The system was introduced in 1986 and divides a golfer’s points total by the number of events in which they’ve played over a two-year window. It came into effect at a time where the world’s top 50 were a pretty core element compared to what is the case now. As The Guardian reports, “Around 2,000 players have a world ranking, with 234 Tours feeding into the points system. Players from outside the world’s top 300 appeared at the 2016 Olympics, illustrating the significance of the system below those at the summit of the game.”
With the overhaul, it’s believed this average point basis will be just about the only constant that’s set to remain, with players now acknowledging that “strength of field” elements - the minimum points available in any given event - may now be skewed, potentially giving a boost to those competing in standard European Tour competitions which now have lowly points status.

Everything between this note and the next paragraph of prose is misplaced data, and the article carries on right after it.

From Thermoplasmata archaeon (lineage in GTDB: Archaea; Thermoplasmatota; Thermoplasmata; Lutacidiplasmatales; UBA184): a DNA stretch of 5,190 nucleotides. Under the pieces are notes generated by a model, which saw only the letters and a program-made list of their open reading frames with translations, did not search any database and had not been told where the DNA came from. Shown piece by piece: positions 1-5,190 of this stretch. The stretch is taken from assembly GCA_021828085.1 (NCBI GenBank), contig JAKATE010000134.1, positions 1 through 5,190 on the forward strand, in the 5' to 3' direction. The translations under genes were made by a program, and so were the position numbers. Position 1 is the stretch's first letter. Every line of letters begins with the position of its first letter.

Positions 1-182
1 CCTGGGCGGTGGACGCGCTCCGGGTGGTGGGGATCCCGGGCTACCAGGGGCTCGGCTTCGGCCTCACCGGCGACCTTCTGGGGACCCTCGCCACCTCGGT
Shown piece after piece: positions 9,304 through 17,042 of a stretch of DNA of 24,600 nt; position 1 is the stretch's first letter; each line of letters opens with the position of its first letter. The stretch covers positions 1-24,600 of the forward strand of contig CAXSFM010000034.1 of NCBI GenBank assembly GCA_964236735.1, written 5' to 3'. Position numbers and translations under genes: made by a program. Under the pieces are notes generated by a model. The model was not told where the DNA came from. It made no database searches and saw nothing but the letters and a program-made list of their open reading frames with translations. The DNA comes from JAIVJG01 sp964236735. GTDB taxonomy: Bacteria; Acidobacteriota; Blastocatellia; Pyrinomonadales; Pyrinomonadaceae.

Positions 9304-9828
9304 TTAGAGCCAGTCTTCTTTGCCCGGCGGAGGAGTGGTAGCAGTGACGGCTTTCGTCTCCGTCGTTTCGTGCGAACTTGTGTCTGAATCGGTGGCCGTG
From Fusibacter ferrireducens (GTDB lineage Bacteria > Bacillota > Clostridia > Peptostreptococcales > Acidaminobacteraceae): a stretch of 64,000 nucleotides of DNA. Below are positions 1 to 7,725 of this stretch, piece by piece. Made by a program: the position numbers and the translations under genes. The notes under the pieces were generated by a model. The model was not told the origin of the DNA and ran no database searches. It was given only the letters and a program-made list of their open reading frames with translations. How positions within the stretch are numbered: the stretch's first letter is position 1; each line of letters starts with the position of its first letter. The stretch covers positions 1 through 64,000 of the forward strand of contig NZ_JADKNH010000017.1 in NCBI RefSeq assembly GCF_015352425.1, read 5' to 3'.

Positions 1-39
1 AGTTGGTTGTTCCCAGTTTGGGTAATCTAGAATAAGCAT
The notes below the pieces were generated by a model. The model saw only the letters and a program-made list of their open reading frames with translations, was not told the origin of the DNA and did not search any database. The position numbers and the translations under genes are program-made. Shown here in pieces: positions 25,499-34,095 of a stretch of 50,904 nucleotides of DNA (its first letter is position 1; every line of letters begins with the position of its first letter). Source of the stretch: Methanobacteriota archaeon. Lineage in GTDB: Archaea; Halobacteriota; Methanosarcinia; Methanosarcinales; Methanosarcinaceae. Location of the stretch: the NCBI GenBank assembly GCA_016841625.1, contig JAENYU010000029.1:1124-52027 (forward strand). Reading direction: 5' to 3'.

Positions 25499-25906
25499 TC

Those behind the overhaul believe it will more accurately reflect the global professional tours that are inherent to the golf world. These world rankings are particularly significant as they are used for entry into high-profile tournaments, such as this week’s Masters.